It is our duty to our fellow Europeans.

Michal Boni is a Polish MEP in the EPP group of the European Parliament.

Disclaimer

The views expressed in this opinion piece are the author's, not those of EUobserver.

Analysis

Why Romania erupted in protest

Current anger over corruption laws can be traced back to a night-club fire in 2015, when many died because of lax safety standards. Romanians then realised that corruption can kill.

Romanian anti-corruption protests bring down PM

A nightclub fire that killed 32 people in Bucharest has triggered a popular movement against corruption in the capital and in the government. PM Ponta promised to resign.

First Covid, now McKinsey - how austerity hit EU healthcare

The marketisation of health and long-term care, the push for Public Private Partnerships (PPPs), and the public spending cuts encouraged by EU economic governance processes all contributed to the increased commercialisation, privatisation, and reduction of health and long-term care services.

Column

On Biden's China policy

America's legitimacy will ultimately rest in its capacity to get boots on the ground in heavily-contested environments, to undo Chinese surprise campaigns, and not to allow China to do what Russia did in the Crimea.

Why is Germany rushing a new Bosnia high representative?

The Office of the High Representative, tasked with coordinating international actors and ensuring implementation of the non-military components of the 1995 Dayton peace accords, has languished for a decade and a half.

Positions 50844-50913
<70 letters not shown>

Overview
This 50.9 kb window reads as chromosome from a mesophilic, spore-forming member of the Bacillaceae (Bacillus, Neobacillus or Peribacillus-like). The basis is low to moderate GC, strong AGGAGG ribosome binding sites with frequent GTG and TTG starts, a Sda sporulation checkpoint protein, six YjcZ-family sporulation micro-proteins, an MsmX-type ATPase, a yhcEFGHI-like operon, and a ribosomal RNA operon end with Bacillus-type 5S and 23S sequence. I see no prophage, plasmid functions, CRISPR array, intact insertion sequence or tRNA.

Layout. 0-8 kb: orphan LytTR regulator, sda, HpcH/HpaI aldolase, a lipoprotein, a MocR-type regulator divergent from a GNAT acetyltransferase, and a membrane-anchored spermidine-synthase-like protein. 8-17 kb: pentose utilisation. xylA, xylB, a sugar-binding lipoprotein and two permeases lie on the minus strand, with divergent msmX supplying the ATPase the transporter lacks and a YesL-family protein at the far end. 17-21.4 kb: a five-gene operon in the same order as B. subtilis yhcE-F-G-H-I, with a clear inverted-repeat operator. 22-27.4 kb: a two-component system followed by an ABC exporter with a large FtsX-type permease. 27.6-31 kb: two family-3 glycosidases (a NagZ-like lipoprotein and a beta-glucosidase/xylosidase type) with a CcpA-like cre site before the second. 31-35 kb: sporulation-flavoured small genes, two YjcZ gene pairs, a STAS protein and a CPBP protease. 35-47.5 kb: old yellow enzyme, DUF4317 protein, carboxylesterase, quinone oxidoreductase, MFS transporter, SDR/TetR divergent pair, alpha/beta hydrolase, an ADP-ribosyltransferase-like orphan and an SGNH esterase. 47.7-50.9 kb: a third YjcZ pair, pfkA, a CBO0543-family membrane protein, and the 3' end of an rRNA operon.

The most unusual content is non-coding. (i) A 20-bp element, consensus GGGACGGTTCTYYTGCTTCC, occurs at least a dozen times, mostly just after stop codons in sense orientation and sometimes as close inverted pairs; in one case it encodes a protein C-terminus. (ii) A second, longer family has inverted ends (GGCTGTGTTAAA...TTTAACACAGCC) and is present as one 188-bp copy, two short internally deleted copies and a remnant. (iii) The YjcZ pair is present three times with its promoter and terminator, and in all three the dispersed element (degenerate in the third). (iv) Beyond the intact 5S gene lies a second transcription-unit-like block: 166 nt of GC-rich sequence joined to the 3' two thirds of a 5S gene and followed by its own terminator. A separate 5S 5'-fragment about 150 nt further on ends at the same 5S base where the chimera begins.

News in Brief

  1. Putin holds out olive branch to Europe
  2. US snatched Russian anti-air system from Libya warlord
  3. UK to extradite alleged trafficker to EU despite Brexit
  4. EU puts trust in Boeing 737s after post-crash ban
  5. EU animal-export trade under harsh spotlight
  6. City of London wants to set rules for EU
  7. MEPs want 2030 targets to reduce consumption footprint
  8. Coronavirus cases worldwide pass 100m

Will EU ever take action to stop Israeli settlements?

The EU-Israel Association Agreement, and Israel's systematic violation of its article 2, must be stopped until Israel implements its obligations under international law. This should not be a matter of controversy, but the least peace-loving countries must do.

A digital euro - could it happen?

"Banknotes are still to stay," European Central Bank president Christine Lagarde said at a recent conference, "but I think we will have a digital euro."

Stakeholders' Highlights

  1. UNESDAEU Code of Conduct can showcase PPPs delivering healthier more sustainable society
  2. CESIKlaus Heeger and Romain Wolff re-elected Secretary General and President of independent trade unions in Europe (CESI)
  3. Nordic Council of MinistersWomen benefit in the digitalised labour market
  4. Nordic Council of MinistersReport: The prevalence of men who use internet forums characterised by misogyny
  5. Nordic Council of MinistersJoin the Nordic climate debate on 17 November!
  6. UNESDAMaking healthier diets the easy choice

Latest News

  1. Poland imposes anti-abortion law amid EU concern
  2. The EU's vaccine strategy - the key points
  3. EU-AstraZeneca row flares up after vaccines shortfall
  4. First Covid, now McKinsey - how austerity hit EU healthcare
  5. Frontex suspends operations in Hungary
  6. Cyprus: a heavy caseload for new EU prosecutors office
  7. MEPs: Portugal 'risks undermining' trust in EU prosecutor
  8. EU to control vaccine exports in row over delays

Join EUobserver

Support quality EU news

Join us